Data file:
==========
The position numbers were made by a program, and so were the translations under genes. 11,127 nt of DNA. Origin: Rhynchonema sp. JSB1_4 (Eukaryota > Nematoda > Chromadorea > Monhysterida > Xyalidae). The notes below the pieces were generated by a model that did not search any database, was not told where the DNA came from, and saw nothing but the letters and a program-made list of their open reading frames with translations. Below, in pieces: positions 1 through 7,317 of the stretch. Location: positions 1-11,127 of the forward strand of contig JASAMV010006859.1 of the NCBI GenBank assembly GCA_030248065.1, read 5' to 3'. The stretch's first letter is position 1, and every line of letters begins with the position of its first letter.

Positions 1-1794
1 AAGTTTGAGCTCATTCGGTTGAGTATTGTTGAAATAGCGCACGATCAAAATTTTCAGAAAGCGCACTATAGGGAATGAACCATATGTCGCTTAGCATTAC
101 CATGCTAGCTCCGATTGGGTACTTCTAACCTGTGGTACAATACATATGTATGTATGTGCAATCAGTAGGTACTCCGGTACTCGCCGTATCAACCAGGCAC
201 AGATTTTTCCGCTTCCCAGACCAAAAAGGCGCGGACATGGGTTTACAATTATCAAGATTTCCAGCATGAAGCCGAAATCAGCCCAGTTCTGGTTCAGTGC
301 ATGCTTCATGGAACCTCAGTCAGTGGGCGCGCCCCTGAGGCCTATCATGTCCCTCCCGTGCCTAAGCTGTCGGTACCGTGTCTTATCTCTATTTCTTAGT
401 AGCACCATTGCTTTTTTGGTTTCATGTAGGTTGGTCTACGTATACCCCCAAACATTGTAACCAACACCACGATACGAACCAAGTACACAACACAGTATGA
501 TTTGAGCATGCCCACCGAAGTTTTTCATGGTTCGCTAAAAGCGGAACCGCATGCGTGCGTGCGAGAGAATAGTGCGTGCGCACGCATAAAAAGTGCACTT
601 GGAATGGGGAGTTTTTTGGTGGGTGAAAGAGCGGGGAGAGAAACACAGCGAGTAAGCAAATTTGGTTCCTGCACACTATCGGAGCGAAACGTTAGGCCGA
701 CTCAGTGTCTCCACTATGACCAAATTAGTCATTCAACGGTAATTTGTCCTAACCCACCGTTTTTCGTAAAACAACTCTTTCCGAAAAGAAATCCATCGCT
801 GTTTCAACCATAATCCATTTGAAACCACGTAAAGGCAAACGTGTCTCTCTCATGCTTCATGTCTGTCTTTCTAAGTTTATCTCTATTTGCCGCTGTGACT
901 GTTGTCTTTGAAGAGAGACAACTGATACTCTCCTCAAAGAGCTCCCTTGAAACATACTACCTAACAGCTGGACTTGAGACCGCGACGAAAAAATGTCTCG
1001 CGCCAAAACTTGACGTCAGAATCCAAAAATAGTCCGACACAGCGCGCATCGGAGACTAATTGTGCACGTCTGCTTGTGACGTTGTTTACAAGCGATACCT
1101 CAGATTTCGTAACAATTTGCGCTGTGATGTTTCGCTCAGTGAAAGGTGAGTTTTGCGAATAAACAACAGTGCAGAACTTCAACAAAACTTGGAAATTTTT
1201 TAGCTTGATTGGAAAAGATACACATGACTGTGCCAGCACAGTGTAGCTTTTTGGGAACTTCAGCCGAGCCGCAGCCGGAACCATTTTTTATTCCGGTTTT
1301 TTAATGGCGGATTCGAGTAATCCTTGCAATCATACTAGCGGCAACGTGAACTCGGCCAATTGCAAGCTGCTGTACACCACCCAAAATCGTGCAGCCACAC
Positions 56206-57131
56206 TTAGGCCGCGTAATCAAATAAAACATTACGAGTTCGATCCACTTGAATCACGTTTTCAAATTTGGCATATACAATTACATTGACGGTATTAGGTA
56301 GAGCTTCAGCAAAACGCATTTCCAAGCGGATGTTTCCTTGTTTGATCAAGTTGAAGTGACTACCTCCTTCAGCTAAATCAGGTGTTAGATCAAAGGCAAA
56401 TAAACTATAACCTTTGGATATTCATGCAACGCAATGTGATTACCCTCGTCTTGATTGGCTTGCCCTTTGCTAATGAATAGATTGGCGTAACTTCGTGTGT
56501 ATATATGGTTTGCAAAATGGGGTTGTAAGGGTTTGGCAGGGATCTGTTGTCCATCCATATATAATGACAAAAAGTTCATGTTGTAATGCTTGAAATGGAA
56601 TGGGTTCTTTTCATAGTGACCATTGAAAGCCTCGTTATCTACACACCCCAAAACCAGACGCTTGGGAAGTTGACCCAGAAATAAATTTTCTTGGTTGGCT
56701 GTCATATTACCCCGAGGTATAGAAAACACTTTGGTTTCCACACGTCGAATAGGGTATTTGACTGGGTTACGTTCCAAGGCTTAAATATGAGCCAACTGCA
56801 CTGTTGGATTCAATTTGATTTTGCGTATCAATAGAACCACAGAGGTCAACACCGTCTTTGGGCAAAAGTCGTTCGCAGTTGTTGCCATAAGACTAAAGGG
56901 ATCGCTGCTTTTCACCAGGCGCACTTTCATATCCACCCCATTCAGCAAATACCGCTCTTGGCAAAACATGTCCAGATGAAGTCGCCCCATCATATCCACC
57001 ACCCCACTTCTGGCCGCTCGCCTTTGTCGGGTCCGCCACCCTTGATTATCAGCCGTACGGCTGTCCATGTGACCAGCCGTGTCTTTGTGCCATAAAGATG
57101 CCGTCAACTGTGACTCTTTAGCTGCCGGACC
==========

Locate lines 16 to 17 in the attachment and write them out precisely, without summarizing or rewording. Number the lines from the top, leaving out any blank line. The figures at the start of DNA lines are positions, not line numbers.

1301 TTAATGGCGGATTCGAGTAATCCTTGCAATCATACTAGCGGCAACGTGAACTCGGCCAATTGCAAGCTGCTGTACACCACCCAAAATCGTGCAGCCACAC
Positions 56206-57131